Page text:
The DEGBA/piperidine system is known for the ill-defined nature of its chemistry of cure. The network is generated by the chainwise anionic polymerization of epoxy groups. In spite of its high crosslink density, the flexibility of polyether chains leads to a low-Tg epoxy network.9 Figure 1 shows both the conversion as a function of time and the reaction rate during the cure. It can be seen that the neat epoxy (AF) reaches the maximum conversion of 0.85 after 14 h of curing, whereupon it reaches a plateau value. Within the first hour, the absolute conversion shows no significant changes, but after 8 h of cure the nanosilica-filled epoxies show higher conversion than the neat system. With increasing content of particles the absolute conversion is enhanced proportionally, as shown in Figure 1 and Table 1. The maximum conversion of AF5 is reached after 19 h. This suggests the formation of a more highly crosslinked system since more epoxide groups have been able to react. On closer examination of the conversion rate (Figure 1b), a dramatic change in the reaction behaviour is noticeable as soon as the particles are added. The graph illustrates the reaction rate of the neat AF, which can be perfectly described by the Kamal-Sourour model (Equation (3) with k1 = 0.00358, k2 = 0.00363, m = 0.57647, and n = 1.01765), as shown by the solid line. In contrast, the model is not able to describe the curing behaviour of the nanosilica-filled systems. At low conversion, AF1, AF3, and AF5 show a sharp peak in the conversion rate, which indicates an intensive reaction at that stage of cure. Furthermore, this indicates a more complex mechanism for autocatalysis than a bi- or termolecular one. Barton10 has suggested that ether-forming reactions such as homopolymerization or epoxy/hydroxy reactions are not accounted for in kinetic models. Etherification has been shown not to be a problem at low conversions, usually becoming dominant near and beyond vitrification.11 However, for epoxy-rich systems, the etherification reaction might dominate the curing reaction after most of the secondary amines are consumed during the initial curing stage.12 During the later reaction stage, the conversion rate of the nanoparticle-filled systems becomes lower than that of the neat system, showing almost stepwise behaviour for the higher filled epoxies AF3 and AF5. This behaviour is similar to that of an epoxy-rich system. Furthermore, Table 1 illustrates the calculated exothermic heat per mol of epoxide, which decreases with an increasing volume fraction of particles. This normally indicates that a lower content of hardener inhibits the completion of epoxy group reactions, which results in lower exothermic heat per mol of epoxide. The neat AF cannot reach a higher conversion than 0.85, a phenomenon that is related to the dominant etherification. The lack of a further increase in secondary amine conversion shows that although there are still many remaining reactive secondary amine sites, they are unable to react with epoxide groups because of already being immobilized in the rigid network.13 Since the oxygen atom present in the polyether chains of DEGBA-piperidine acts as a hinge in the network structure,9 it could facilitate the formation of an amino-rich region around the silica particles. After the reaction of the silica with the amine, the reaction rate slows down and can gradually provide more amine at the interphase towards the end of the curing reaction. The TEM image (Figure 2) substantiates the formation of an altered interphase, which is depicted by the brighter region around two neighbouring nanoparticles. This is in good agreement with results from Olmos et al.,14 where a concentration of amino groups was detected at the silica/epoxy interface using FT-IR spectroscopy. However, direct testing methods on our own materials are currently being carried out in order to provide more evidence of the amine accumulation at the interface.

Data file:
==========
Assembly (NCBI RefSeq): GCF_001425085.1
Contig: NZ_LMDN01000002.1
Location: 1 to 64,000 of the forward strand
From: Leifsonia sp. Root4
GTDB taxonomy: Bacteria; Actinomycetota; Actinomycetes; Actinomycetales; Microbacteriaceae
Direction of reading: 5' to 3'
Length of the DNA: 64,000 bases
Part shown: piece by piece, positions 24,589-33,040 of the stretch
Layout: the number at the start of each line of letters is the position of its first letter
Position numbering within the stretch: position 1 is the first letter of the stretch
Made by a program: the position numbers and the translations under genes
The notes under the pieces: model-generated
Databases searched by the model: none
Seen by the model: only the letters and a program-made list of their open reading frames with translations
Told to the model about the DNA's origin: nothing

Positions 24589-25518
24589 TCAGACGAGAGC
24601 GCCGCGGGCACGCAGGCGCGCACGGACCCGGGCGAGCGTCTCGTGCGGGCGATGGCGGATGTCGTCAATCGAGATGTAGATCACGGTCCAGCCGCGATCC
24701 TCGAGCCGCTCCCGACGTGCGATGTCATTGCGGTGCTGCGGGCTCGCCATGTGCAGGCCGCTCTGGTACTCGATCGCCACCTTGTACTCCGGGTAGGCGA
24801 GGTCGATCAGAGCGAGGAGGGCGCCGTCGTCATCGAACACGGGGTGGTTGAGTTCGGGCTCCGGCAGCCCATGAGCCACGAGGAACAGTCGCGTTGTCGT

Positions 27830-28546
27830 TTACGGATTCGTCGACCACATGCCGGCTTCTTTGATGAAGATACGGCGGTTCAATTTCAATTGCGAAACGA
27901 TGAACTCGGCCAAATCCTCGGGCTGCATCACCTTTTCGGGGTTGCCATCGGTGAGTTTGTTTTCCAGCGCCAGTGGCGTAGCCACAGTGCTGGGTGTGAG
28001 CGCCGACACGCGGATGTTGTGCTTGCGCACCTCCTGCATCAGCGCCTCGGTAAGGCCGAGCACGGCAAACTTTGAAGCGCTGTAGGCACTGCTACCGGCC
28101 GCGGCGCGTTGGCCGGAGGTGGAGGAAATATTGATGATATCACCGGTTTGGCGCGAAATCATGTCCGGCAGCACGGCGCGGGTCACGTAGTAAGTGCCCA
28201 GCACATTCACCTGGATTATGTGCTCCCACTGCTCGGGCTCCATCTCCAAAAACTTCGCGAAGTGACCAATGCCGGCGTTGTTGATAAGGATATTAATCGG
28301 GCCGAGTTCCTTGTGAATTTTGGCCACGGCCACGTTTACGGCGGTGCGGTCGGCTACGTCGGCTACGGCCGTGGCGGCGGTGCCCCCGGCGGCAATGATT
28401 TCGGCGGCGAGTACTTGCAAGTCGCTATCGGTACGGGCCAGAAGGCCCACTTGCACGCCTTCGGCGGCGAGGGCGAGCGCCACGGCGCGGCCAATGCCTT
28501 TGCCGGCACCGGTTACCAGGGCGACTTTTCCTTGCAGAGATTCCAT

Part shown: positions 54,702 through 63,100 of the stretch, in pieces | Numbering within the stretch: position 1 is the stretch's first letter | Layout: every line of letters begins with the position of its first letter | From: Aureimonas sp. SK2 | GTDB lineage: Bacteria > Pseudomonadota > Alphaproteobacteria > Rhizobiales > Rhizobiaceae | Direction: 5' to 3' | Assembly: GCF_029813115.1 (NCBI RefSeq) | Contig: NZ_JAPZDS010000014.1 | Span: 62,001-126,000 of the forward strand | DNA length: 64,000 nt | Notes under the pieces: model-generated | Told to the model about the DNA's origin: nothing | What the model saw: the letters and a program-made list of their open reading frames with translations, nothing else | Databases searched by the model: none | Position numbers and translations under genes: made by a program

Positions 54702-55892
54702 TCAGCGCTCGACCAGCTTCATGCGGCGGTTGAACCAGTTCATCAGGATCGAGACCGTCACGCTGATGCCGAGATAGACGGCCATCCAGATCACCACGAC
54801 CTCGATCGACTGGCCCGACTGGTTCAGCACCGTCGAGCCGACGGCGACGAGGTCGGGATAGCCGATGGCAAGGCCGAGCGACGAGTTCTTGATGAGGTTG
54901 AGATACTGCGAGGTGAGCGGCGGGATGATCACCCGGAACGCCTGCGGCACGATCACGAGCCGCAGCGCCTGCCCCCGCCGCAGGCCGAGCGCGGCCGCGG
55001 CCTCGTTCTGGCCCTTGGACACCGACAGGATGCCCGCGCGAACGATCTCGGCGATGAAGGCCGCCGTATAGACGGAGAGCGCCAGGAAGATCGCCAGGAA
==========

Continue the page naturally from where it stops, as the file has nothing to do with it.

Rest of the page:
Table 1. Properties of neat (AF) and nanoparticle reinforced matrix (AF1, AF3, and AF5).
Young's modulus (23 °C)
CTE (40–80 °C)
Exothermic heat (of epoxide)
g · cm−3
10−6 mm · K−1
g · mol−1